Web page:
The representatives of mankind visit Zarathustra in order to tempt him; they want to tempt him to give in to his last sin, to have compassion with the higher man.  Is it not as if the leaf has turned and as if Nietzsche is now visiting mankind, as if he, with his life and with his fate, wants to tempt mankind, as if he wants to tempt it to commit its last sin, to show compassion with the highest man?  That his fate, that the pain of his fate is thus, that in its face, if it is spread from generation to generation, ultimately, all of mankind could break, I do not doubt.  There has never been anything more tragic in all of mankind's history.  Nietzsche's life and fate will forever remain the standard by which his teachings are judged.  And just for that, let us move on!  Let us withstand!  The great noon will never come when we do not overcome this first challenge -- and after us all generations.  I know, my speech sounds peculiar.  However, only then will his work not have been laid before us in vain, when we embark on meeting this challenge.  As expression of my gratitude, as my vow for now and for the future, I call out these words over the grave of Friedrich Nietzsche, who has met the most untimely death of all:  amor fati!

»Höchstes Gestirn des Seins!
Ewiger Bildwerke Tafel!
Du kommst zu mir? –
Was keiner erschaut hat,
deine stumme Schönheit –
wie? sie flieht vor meinen Blicken nicht?

Schild der Notwendigkeit!
Ewiger Bildwerke Tafel!
– aber du weißt es ja:
was alle hassen, was allein ich liebe,
daß du ewig bist!
daß du notwendig bist!
Meine Liebe entzündet
sich ewig nur an der Notwendigkeit.

Schild der Notwendigkeit!
Höchstes Gestirn des Seins!
– das kein Wunsch erreicht,
das kein Nein befleckt,
ewiges Ja des Seins,
ewig bin ich dein Ja:
denn ich liebe dich, o Ewigkeit.«"

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"All that exists is just and unjust and equally justified in both." [Aeschylus, Prometheus]

"The history of everyday is constituted by our habits. ... How have you lived today?" [N.]

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PostSubject: Re: Nietzsche Thu Oct 15, 2015 3:47 pm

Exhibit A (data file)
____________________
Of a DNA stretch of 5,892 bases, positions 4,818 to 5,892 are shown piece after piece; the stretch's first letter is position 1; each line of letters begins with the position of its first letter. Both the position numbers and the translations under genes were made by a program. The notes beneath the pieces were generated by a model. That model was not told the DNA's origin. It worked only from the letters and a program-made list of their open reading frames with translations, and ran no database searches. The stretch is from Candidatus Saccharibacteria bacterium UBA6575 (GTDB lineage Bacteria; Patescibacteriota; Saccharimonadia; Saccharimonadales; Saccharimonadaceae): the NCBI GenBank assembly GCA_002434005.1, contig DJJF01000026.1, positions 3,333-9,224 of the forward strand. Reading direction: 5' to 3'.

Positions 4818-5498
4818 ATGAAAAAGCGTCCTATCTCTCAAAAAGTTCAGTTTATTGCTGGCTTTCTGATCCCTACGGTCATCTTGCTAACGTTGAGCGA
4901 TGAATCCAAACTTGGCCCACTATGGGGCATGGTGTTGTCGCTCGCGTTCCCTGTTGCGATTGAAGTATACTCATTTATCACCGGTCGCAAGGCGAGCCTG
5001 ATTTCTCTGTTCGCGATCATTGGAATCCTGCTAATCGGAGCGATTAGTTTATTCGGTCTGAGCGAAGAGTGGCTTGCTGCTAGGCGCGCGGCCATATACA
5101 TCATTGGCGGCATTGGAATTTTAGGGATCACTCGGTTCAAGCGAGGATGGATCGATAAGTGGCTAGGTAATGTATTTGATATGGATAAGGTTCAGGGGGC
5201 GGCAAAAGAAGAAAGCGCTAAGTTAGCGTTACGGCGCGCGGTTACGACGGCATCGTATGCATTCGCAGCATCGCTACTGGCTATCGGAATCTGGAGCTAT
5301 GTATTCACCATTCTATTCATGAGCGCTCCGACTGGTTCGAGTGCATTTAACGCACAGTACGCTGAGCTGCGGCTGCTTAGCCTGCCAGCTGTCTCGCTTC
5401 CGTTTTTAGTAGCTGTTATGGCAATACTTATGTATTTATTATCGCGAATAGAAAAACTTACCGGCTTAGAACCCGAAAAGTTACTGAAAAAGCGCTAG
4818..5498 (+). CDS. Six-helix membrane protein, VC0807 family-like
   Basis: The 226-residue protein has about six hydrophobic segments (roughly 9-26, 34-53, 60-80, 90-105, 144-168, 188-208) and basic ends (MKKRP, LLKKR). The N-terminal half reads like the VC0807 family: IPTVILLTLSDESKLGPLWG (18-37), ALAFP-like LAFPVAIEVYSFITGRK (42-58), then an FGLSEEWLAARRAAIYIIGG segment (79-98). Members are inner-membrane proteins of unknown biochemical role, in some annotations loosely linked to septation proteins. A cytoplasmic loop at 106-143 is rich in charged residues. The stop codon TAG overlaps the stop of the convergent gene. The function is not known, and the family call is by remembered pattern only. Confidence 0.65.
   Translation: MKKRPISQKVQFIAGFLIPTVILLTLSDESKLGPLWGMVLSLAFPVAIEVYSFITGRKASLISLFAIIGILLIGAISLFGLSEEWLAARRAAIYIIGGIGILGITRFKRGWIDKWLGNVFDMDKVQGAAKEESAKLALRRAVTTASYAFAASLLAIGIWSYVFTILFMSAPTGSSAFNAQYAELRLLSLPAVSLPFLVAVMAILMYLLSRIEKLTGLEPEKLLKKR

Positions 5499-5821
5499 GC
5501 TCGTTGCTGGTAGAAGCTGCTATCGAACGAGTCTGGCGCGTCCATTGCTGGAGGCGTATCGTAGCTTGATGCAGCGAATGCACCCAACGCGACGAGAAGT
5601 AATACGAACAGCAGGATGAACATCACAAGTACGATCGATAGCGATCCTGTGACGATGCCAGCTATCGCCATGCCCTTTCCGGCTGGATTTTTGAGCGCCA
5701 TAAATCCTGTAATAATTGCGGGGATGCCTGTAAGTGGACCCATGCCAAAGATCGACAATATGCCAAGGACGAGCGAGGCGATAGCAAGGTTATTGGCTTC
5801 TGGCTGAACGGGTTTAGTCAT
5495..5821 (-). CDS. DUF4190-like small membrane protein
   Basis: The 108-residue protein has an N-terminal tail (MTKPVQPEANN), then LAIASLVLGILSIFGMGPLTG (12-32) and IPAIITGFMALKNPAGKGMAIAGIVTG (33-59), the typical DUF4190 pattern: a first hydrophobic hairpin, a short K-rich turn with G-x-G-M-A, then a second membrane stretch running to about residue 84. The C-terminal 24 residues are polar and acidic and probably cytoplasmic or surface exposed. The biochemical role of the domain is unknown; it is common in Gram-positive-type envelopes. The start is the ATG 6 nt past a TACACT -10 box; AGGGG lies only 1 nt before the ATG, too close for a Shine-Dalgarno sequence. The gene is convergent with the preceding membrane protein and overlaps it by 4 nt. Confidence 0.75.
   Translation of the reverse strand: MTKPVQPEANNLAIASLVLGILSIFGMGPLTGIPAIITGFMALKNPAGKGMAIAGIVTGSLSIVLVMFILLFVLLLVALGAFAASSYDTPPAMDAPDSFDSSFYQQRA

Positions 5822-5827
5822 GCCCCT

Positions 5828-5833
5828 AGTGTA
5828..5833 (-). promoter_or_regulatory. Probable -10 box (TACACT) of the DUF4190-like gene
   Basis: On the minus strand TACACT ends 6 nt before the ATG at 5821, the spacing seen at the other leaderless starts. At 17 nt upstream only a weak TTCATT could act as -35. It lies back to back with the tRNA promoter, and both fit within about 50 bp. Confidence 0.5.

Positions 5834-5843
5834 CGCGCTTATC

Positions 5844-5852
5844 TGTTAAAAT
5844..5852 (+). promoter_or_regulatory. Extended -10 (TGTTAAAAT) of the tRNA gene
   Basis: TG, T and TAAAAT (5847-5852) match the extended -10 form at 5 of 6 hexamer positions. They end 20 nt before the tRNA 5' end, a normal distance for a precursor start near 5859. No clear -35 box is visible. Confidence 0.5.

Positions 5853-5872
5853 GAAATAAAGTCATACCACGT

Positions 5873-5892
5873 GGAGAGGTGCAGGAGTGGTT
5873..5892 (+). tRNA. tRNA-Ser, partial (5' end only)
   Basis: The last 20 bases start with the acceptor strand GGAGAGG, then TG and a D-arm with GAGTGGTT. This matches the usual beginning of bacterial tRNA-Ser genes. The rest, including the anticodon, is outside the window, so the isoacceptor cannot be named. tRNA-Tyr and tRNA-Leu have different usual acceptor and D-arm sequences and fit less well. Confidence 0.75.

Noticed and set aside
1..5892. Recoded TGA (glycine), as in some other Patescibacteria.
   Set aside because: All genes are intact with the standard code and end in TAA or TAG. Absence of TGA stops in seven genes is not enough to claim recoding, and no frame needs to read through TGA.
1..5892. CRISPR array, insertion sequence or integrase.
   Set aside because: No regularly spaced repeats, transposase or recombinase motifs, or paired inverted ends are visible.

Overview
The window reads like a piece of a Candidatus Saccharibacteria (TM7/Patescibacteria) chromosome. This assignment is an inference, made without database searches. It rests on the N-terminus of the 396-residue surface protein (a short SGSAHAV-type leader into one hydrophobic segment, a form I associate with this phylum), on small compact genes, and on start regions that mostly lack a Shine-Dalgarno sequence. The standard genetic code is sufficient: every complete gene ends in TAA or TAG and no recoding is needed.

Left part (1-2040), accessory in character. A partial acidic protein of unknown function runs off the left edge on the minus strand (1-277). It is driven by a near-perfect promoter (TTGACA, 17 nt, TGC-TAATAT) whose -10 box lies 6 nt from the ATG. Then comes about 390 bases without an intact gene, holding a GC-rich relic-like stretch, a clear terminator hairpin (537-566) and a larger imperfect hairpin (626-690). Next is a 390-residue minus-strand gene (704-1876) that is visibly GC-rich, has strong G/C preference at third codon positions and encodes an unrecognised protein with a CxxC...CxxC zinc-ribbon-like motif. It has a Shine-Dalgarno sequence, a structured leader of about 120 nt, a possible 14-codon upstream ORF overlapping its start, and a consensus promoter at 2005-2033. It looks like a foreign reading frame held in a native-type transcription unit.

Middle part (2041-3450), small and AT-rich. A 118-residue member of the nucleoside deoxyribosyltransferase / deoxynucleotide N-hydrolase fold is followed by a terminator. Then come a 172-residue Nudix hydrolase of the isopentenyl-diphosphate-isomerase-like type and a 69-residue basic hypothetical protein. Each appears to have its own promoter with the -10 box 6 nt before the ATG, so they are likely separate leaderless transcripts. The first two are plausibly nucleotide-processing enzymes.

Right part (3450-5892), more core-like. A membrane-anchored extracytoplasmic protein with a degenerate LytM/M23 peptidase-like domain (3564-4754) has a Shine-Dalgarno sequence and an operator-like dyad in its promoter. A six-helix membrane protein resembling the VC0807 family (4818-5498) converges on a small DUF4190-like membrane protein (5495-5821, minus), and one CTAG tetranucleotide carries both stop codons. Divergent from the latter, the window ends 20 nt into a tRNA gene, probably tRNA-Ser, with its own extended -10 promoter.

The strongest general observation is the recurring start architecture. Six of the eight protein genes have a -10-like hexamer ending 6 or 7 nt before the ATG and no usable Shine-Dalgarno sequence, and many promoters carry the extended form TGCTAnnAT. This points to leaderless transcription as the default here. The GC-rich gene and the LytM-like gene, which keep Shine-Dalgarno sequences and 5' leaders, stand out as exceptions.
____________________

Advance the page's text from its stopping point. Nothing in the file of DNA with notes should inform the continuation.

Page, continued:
I like that quote. It coincides with a topic that keeps coming up lately: stream of consciousness. After I knew a comrade had recovered from a night of vodka during which time he had contacted me on relevance of the subject I messaged back about our timeless streams which even the patient flowing can carve through the most stubborn peaks. After all, it's all malleable.

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PostSubject: Re: Nietzsche Fri Oct 16, 2015 12:54 am

Stefan Zweig wrote:
I know that the psychiater will see
in this exhilarated, ecstatic self-glorification
the euphoria, the final flash of
joy, of the doomed, the stigma of
megalomania, the self-exaltation typical
in certain forms of insanity. But
yet I ask, has any other man immortalized
with such crystalline clearness
the state of creative frenzy? For
this is the unique, the unprecedented
miracle of Nietzsche's last work — that
a supreme degree of clarity accompanied
the climax of his somnambulistic
frenzy, that the wisdom of the serpent
dwelt with him in the very midst of its
bacchantic fury. All others thus self-deified,
those whose souls Dionysus has
made drunken, have maundered and
lost themselves in misty obscurities.
They have spoken vaguely and confusedly,
as men in dreams. All others
who have gazed into the abyss have
used an Orphic, a Pythian, a weird,
mysterious speech that carries dread
but not understanding to our minds,
and that our intellect refuses to comprehend.
But Nietzsche was as clear as.
crystal in the midst of his frenzy. His
words are keen and precise in the very